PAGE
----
• Receipts from charity – Required for contributions in excess of $250 (cancelled check is not a receipt!)
      • Appraisal required for non-cash contributions of $5000 or more
      • Make a list and take photos of non-cash donations
    5. Miscellaneous
      • Accounting fees and Financial Advice
      • Union dues, uniforms, small tools, etc.
      • Safe deposit box, Required education, Job Search 

Other Deductions and Miscellaneous:

    1. IRA, Keogh, SEP and other retirement contributions
    2. Alimony Paid – This should agree with your EX
    3. Self-employed Health Insurance
    4. Student Loan Interest
    5. Social Security Numbers are required for all dependents regardless of age.
    6. Dependents – If they have income it must be reported somewhe Their returns should be coordinated with yours for the best overall tax savings.
    7. State and Local Income Tax Returns – The laws are not always the same as the Federal.
      • Part-year and non-resident returns have different rules.
      • Dates in and out of each state are helpful.
    8. Casualty and Theft Losses
      • Usually must exceed 10% of AGI plus $100.
      • Date and nature of loss (police report)
      • Description and Original Cost
      • Pre and post loss appraisal
      • Insurance report and reimbursement

Tax Credits:
Credits tend to change from year to year.

    1. Child Care
      • Amount spent per provider and by dependent 
      • Provider’s name, address and SSN or EIN
      • In-home care – You MUST issue a W-2
    2. Higher Education –(1099-T) If you don’t have the form your dependent probably does.
    3. Solar Energy Credit – Bring the contract
    4. Home Energy Credits – Bring the information and we will talk.

 Estimated Tax Payments (date and amount paid)

There is already WAY too much to digest and there’s still more that we are required to tell you. With so much being done electronically (banking, bill paying, etc.) it is easy to forget about paperwork. We strongly recommend that you download and save every monthly bank statement and credit card statements. You will need these in the event of an audit of your tax return.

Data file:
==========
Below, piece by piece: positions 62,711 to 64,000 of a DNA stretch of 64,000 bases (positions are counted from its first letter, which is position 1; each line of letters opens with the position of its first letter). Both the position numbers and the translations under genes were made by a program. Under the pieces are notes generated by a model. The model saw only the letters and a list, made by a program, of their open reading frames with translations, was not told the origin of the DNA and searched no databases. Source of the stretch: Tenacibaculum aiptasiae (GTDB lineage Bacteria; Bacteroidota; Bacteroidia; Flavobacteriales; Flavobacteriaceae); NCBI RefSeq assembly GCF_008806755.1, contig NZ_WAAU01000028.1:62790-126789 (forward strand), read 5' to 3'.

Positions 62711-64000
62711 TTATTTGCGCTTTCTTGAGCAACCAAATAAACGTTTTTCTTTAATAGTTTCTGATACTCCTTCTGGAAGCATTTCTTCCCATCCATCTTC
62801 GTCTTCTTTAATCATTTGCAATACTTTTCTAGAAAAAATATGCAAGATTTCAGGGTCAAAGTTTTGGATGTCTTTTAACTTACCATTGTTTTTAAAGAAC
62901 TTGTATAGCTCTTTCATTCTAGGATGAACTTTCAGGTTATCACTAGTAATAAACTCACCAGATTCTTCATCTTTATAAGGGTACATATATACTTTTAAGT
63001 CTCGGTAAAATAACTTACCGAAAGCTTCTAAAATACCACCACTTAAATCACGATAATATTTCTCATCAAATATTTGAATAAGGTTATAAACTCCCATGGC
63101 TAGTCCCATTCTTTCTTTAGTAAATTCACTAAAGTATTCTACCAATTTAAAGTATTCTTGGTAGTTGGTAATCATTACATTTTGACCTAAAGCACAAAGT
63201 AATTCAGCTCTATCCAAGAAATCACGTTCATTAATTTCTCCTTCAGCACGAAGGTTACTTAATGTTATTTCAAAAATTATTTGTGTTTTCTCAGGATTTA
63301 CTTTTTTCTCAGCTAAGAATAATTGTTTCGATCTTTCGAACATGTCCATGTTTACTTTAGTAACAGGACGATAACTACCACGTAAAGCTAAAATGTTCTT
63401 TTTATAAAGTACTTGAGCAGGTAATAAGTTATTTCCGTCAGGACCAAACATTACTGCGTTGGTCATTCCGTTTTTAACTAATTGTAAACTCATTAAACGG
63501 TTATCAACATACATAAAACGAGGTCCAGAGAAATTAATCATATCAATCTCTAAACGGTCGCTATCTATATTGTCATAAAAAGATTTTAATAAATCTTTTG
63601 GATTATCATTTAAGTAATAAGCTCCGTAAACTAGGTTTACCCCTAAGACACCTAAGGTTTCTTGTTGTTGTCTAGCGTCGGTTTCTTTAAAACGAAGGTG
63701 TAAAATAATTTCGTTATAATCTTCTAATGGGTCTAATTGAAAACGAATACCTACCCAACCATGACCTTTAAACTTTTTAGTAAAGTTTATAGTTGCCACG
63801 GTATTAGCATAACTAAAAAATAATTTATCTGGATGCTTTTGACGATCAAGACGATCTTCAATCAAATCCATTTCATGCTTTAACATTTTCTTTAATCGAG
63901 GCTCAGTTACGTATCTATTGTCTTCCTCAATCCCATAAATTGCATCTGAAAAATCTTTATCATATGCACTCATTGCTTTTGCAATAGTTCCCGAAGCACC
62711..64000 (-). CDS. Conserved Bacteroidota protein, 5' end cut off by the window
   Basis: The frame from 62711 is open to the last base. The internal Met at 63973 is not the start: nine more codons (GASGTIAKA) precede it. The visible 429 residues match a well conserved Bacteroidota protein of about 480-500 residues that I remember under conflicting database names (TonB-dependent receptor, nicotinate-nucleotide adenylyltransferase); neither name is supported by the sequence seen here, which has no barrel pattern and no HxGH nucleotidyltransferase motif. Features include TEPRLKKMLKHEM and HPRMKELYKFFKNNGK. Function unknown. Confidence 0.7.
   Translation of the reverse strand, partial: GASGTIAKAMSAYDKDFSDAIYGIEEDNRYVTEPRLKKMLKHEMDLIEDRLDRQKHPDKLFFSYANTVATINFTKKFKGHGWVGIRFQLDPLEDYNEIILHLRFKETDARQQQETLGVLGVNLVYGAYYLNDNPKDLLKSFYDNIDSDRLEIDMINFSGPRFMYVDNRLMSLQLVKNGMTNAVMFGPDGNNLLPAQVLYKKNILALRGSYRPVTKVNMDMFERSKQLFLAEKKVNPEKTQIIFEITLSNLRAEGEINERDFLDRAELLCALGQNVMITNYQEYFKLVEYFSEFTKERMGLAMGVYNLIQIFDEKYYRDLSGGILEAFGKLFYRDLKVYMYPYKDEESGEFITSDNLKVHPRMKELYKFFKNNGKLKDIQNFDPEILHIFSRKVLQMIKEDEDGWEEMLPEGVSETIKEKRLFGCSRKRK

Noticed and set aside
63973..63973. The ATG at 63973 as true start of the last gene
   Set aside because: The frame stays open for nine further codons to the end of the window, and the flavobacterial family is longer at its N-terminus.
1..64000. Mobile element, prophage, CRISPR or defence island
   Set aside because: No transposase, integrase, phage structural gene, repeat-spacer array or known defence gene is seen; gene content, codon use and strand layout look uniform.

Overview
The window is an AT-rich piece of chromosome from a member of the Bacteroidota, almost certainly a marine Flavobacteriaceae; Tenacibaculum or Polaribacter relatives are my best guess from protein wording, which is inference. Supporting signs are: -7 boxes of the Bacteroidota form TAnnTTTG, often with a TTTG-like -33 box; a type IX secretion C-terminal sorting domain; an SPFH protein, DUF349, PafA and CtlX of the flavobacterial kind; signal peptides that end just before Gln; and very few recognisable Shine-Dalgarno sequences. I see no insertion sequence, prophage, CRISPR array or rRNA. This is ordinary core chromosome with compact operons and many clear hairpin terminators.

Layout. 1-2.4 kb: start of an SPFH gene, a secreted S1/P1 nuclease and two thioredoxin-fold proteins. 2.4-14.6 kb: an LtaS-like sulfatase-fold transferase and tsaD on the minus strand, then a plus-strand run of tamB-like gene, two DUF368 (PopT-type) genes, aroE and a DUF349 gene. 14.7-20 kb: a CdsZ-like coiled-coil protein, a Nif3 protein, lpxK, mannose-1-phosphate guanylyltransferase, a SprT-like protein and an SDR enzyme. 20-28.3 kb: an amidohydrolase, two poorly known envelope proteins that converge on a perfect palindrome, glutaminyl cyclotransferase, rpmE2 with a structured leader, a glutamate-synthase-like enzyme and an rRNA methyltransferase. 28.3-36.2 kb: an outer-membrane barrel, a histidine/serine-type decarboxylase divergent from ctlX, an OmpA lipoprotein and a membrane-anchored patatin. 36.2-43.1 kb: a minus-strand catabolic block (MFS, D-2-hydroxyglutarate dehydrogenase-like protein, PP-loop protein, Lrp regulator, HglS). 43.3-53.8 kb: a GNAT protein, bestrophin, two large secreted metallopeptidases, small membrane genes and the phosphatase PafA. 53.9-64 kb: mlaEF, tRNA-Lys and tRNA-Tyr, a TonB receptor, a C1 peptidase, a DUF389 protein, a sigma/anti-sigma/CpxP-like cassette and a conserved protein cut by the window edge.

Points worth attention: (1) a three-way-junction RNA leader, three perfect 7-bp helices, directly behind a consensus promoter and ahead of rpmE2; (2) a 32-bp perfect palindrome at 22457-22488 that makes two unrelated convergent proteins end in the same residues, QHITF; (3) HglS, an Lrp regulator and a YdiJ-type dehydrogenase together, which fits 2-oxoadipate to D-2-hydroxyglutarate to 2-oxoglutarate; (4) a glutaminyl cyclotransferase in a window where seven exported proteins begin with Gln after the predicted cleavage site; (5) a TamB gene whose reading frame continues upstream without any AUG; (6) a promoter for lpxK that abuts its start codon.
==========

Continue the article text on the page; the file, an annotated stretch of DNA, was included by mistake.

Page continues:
We require a signed (both spouses) engagement letter prior to the completion of your tax return. The questions about automobile records and health insurance must be answered. This is for our protection as well as yours.

FORM 8879

Once a return has been completed and reviewed it will be securely emailed to you with instructions. In order to release your tax return to the taxing authorities we must have your authorization. After carefully looking over your returns you (and your spouse) must sign the 8879 and return it to us. 


We enjoy what we do and the special relationships we develop with our clients. However, this is our livelihood. We have never and will never nickel and dime our clients and we expect that to be a two-way street. Our MINIMUM fee, with certain exceptions, is $550. Our fees are based on the complexity of the return and the amount of time needed to complete it. You will NOT be billed for asking reasonable questions or for our responses to basic tax related correspondence.

You will be told upfront when you request something that is billable, like tax projections. We send you copies of your tax returns for your records. Additional copies, FOR ANY REASON AND REGARLESS OF FORMAT, will cost $35 per return plus overnight charges if necessary.

Tax preparation fees DO NOT include representation at tax audits or any other services. We do offer an audit fee protection program for an additional fee of $300 – see separate paperwork.

As a full service accounting firm we provide a wide variety of services billed at reasonable hourly rates. We look forward to discussing these services and how they may benefit your business needs.


We do everything in our power to give all of our clients the opportunity to file their returns without getting an extension. When an extension is necessary you must keep in mind that it does NOT extend the due date for money owed.

Prior to scheduling your appointment we require a non-refundable retainer of $300 that will be applied toward your tax preparation fee. We understand that sometimes an appointment needs to be rescheduled. We do continue to do our best to be flexible and request the same of our clients.

  • Your referrals are extremely important and we show our appreciation when we meet with you. Help us to schedule efficiently by having your referrals contact us early enough in the season to get on the schedule.

Art, Drew and Cindy
Your Taxmen and the Diva